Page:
But if we’re really going to start a conversation about mental health, let’s talk about the divisive politics that industry folk indulge in; about the sexual harassment of crew members; about holding in your pee for 12-13 hours at a stretch because segregated toilets are unheard of (more on this in my next post); about the huge pay gap between employees and the lack of opportunities based on their gender; about the pressure on actors, yes, but the pressure on everyone to make a film / series happen. These are just a few examples of topics that can be immensely triggering for crew members that have gone under the scanner long enough. It may be a good idea to tackle these issues before even attempting to combat the invincibility of nepotism. We all need to take responsibility for our actions and we ALL need to do better.

NO MORE SHOTS, PLEASE!

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The occurrence of the ‘tension not, have a shot’ syndrome on screens these days.

My memory of the first time I got very, very drunk at some ‘cool person’s party’ in college is hazy after the last shot of the night because I basically blacked out. Thankfully, I was surrounded by friends who, not only witnessed my apparently hilarious antics before I puked on myself, but also got me home intact. The experience, that night, I have to admit was NOTHING like the fun-ness they show on American sitcoms and it was a very long time before I went ahead and partied again. But, even after this sickening first occurrence, watching my favourite TV characters drink on screen further fuelled in my head the idea that at some point in my life, drinking was going to become fun. Which it did, but only for a short while.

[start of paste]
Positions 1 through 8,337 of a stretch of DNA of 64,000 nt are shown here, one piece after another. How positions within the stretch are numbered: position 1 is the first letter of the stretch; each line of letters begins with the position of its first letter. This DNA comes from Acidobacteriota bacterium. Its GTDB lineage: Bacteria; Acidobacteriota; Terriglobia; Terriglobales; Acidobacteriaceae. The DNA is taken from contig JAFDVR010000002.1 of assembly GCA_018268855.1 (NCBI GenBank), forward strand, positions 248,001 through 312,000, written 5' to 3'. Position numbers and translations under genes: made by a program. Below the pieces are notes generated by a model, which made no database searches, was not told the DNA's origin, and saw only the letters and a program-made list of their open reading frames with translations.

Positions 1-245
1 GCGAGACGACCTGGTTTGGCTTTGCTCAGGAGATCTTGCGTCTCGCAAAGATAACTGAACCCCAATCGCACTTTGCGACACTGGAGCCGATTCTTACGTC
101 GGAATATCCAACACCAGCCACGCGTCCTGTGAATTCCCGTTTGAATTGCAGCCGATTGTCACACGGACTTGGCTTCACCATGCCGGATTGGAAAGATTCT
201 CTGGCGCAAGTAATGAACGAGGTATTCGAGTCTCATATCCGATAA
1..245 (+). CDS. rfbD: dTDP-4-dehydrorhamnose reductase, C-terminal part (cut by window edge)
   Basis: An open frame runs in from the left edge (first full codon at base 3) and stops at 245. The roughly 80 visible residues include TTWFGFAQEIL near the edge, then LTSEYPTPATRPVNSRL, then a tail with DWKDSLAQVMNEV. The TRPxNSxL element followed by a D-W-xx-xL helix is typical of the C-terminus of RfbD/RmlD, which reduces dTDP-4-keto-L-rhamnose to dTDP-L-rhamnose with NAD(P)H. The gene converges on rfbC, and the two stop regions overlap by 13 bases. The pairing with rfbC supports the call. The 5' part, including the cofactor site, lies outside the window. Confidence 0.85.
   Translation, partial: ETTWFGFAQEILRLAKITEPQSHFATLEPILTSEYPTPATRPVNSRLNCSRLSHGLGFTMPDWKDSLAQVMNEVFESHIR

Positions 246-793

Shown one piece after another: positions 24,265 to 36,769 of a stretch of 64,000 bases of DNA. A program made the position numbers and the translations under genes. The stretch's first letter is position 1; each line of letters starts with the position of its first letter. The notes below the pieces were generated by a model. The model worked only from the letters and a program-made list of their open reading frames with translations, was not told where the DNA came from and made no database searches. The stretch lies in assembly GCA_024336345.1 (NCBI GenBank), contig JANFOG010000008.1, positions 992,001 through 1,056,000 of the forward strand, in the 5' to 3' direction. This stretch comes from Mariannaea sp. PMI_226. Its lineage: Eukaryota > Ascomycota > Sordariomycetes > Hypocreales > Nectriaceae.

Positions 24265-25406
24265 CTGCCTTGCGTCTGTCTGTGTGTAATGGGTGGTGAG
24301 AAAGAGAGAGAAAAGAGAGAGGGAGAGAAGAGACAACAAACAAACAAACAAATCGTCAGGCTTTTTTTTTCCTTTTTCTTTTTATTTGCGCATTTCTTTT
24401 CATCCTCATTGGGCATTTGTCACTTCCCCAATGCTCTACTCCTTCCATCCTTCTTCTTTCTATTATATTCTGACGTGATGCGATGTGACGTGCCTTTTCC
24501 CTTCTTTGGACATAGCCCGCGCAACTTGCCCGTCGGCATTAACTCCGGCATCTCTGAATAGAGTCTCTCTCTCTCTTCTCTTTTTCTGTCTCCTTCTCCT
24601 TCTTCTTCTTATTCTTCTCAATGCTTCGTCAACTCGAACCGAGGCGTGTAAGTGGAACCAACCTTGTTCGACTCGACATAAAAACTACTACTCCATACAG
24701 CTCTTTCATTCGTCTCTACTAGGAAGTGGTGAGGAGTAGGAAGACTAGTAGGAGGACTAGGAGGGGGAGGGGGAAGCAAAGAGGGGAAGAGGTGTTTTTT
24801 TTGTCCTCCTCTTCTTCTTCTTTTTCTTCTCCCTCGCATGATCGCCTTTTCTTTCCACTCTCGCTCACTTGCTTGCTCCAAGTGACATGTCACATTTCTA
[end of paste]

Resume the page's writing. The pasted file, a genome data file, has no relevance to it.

I finished binge watching Four More Shots Please! on Amazon Prime two days ago. The show, as the title suggests, loosely deals with four women who face life’s challenges every day and drown their sorrows in alcohol every evening at Truck Bar. I’m not entirely sure why I decided to watch it in the first place, but midway through the pilot episode, I felt like I’d need a bottle of vodka and a pack of cigarettes just to get through the show.

So, before I go any further, I take this opportunity to ask: what came first? The drinking habits in shows that influence the audience or the audiences drinking habits that make for fun viewing? I do not have the answer to this, but with the addition of Four More Shots Please to the range of web series hitting the Indian market like TVF Pitchers and Baked, to name a few, that glorify inebriation, I’m sure it’s about to get more confusing. I, for one, have transitioned from regularly spouting the famous catchphrase, Tu beer hai! (You are beer!) from Pitchers to pretending I don’t know where it came from. Because, the world we live in now, follows the simple principle, ‘tension not, have a shot’. If your life is messed up, don’t fret. Hit the bar and watch your troubles dissipate in the cigarette smoke that curls around your head like a halo.

(R-L) Robin, Barney, Ted, Marshal and Lily at McLaren’s.
(Source: Internet)